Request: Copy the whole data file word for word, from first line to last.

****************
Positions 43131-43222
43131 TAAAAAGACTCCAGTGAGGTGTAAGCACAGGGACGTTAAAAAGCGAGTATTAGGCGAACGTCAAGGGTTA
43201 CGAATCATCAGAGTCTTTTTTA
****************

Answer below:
Positions 43131-43222
43131 TAAAAAGACTCCAGTGAGGTGTAAGCACAGGGACGTTAAAAAGCGAGTATTAGGCGAACGTCAAGGGTTA
43201 CGAATCATCAGAGTCTTTTTTA